No Limit Texas Dreidel

Jennie sez, "My husband and I have solved a problem plaguing Jews for hundreds of years: the boring, yet ubiquitous Dreidel Game. We've created a new game, fun for adults, that crosses dreidel with Texas Hold'em poker: No Limit Texas Dreidel."
No Limit Texas Dreidel combines the traditional dreidel game with Texas Hold'em poker. The objective is for each player to create the best dreidel "hand" by combining dreidel spins. You will combine dreidel "spins" in your shaker, which only you will see, with other Community Spins, which will be seen by all players. Players bet in rounds using poker betting rules. The game is best played with chocolate gelt (coins), as is the traditional wager for the Dreidel Game. No Limit Texas Dreidel is an entertaining adult party game and is family fun for everyone ages 9 to 99.
No Limit Texas Dreidel on Amazon, No Limit Texas Dreidel homepage (Thanks, Jennie!)


  1. In the spirit of cultural centric gameplay, the new Hollywood Loteria will be available just in time for Xmas. Featuring your favorite latin stars, including Eva Longoria-Parker as La Sirena, Salma Hayek as La Dama, Javier Bardem as El Diablito and Antonio Banderas as El Catrin.

    For ease of learning the rules of the game, the instructions will be provided through a tabloid format, to include grainy pictures of the characters in various scandalous poses and situations.

    But seriously folks, I think the NLTxD is a great idea.

    P. Bear

  2. I’ve been working on the rules for a dreidle drinking game for a few years now. It would be the perfect addition to my Latke Vodka parties.

  3. What would Chanukah be if Uncle Moshe didn’t drink too much manishevitz and bet the kibbutz on a bad roll of the dreidel?
    “Look out, the Mohel’s got a very small knife!”

    This can only lead to ugliness…

  4. Anonymous @#1 – Each side of the dreidel is a letter (nun, gimel, hei, shin) that stands for a word in the sentence “Nes Gadol Haya Sham,” or “A great miracle happened there” (or more literally, “A big miracle was there”). Apparently in Israel, the shin is replaced with a peh, so that it stands for “A great miracle happened here.” I have been to Israel, but I did not see any dreidels while there, so I cannot attest to this personally. And of course the letters also stand for Yiddish words that are instructions for losing or winning gelt, but I don’t remember those specifics. It’s been a long time since I spun a dreidel as well, and I don’t speak any Yiddish.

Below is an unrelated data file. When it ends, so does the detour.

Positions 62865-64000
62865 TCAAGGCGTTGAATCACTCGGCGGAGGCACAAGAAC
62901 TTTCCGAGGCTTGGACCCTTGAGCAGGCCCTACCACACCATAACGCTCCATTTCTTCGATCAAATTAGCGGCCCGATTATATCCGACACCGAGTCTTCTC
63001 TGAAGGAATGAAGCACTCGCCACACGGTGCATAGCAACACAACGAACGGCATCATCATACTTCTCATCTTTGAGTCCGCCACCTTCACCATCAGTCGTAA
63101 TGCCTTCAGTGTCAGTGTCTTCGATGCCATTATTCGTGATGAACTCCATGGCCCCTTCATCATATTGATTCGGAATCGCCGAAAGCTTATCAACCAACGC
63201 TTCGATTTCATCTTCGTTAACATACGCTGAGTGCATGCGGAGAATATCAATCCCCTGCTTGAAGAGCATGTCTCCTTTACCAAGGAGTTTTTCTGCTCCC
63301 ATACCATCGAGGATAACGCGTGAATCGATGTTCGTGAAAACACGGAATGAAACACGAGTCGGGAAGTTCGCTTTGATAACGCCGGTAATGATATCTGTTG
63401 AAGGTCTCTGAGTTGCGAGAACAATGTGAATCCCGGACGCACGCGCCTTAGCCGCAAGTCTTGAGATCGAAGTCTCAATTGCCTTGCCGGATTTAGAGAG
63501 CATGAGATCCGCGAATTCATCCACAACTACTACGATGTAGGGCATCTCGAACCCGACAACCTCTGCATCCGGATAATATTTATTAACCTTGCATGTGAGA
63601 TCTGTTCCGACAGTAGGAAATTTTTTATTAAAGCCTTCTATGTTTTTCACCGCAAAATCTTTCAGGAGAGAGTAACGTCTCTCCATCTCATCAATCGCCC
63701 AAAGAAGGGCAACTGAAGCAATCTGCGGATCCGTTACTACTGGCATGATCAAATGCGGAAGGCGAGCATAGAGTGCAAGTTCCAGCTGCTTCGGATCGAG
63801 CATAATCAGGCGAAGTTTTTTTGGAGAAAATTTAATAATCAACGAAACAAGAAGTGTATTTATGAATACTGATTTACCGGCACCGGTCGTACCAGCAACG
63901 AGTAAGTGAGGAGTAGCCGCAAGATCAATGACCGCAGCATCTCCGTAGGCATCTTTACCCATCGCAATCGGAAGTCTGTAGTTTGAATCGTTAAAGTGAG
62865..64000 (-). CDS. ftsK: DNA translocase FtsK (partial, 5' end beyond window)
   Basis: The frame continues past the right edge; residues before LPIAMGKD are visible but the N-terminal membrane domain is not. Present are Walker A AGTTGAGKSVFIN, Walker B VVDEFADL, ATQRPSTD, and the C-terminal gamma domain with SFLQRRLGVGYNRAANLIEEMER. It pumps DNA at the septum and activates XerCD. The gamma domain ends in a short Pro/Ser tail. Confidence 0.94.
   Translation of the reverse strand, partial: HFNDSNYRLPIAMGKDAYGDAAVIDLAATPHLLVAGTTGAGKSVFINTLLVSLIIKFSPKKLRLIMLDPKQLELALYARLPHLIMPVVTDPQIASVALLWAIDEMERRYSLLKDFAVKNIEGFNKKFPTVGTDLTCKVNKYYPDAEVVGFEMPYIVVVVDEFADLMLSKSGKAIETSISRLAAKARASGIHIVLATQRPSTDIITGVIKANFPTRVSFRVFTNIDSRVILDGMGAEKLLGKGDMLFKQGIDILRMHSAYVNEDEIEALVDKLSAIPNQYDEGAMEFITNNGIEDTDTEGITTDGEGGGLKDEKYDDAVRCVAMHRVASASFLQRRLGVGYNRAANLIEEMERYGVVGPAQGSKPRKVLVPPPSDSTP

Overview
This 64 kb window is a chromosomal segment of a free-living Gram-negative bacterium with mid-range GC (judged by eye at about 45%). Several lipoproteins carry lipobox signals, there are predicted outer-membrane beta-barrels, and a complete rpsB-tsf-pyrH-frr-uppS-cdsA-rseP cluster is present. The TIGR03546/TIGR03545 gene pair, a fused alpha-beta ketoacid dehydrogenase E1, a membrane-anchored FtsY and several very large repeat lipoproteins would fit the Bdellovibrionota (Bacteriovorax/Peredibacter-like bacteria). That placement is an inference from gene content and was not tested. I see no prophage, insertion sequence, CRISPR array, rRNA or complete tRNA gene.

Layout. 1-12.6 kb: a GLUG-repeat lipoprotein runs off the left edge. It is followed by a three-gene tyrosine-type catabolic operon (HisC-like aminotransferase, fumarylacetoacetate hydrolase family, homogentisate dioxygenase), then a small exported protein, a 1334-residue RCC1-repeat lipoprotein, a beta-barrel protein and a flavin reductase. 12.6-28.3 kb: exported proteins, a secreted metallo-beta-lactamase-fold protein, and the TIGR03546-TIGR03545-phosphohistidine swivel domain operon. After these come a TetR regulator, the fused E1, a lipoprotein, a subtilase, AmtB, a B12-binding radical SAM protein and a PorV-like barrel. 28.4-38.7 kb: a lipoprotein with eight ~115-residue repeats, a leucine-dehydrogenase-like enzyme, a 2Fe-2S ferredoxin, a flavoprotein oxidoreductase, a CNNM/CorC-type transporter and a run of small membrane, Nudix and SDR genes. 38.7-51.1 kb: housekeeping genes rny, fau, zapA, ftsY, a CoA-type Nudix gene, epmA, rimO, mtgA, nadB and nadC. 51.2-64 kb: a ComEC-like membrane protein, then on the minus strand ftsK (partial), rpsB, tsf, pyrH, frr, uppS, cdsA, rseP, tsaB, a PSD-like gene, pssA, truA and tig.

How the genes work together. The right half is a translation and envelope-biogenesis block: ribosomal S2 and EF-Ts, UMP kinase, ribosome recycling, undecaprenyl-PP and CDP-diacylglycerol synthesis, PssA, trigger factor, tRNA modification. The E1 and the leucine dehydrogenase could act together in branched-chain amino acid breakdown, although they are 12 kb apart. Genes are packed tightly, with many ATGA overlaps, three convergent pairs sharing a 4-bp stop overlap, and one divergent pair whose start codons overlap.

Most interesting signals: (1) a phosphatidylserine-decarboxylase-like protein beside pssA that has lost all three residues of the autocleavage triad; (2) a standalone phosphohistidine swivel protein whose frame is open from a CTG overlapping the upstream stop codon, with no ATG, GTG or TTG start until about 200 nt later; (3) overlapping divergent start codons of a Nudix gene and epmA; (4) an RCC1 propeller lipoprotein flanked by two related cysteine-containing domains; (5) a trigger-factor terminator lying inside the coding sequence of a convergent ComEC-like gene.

PapaBear @#2 – Good idea. I’m thinking Gael Garcia Bernal for La Chalupa.

  5. Dreidel, dreidel, dreidel, I made you out of clay.
    And when we start to gamble, with dreidel I get paid!

  6. People talk about the consumerism of Christmas, but I guess it’s happened to the Jewish holidays, too. I’ve seen a LOT of products like potholders that look like matzoh, and all kinds of stuff for Hanukkah and some other holidays. I mean, I can’t blame anyone for trying to capitalize, and if people are buying and enjoying, what do I care? I’m just saying…

  7. @ Pollyannacowgirl:

    I think people who object to the commercialization of Christmas do so primarily because the “spirit of Christmas” is, rightly or wrongly (the Magi had to get that fancy stuff from somewhere,) perceived to be the very antithesis of commerce. You’re supposed to give presents away, lay out a feast, give to the poor, etc.

    Hanukkah commemorates a miracle associated with an armed rebellion; the reason it’s become what it is today (in America at least) is that secular Jewish parents wanted a Christmas alternative for their kids.

    It bears considering that not all cultures have an identical relationship with money. The traditional Hannukah gift is chocolate coins in gold foil, after all. The Chinese have several holidays where they offer up various forms of faux-cash, and I’m sure we’ve all been in a Chinese restaurant with a gold Laughing Buddha figure laden with offerings of dollar bills.

  8. #1, #9,-

    I refuse to fact check myself, but IIRC:

    Nun- You get nuthin’.

    Hay- You get half the pot.

    Gimmel- You get all the pot.

    Shin- Umm… you put 1 gelt into the pot?

    I believe you also ante 1 gelt every spin, but I may be wrong.

  9. Two words I’ve been saying for years:


    Not quite so fit for the 9 to 17 portion of 9 to 90. 18 to 80? Though you probably don’t want to include your weird uncle. Come to think of it, I am someone’s weird uncle. Dammit.


    Not quite so fit for the 9 to 17 portion of 9 to 90. 18 to 80? Though you probably don’t want to include your weird uncle”

    “Oy vey! Ike really *IS* a Canadian Jew!”

  11. Dreidel by its original rules is indeed lame– but the brilliance of the game is that it inevitably leads to the players making up, arguing over, and testing out new rules in order to make it more interesting.

    Anyway, that’s my theory about why the game has lasted.

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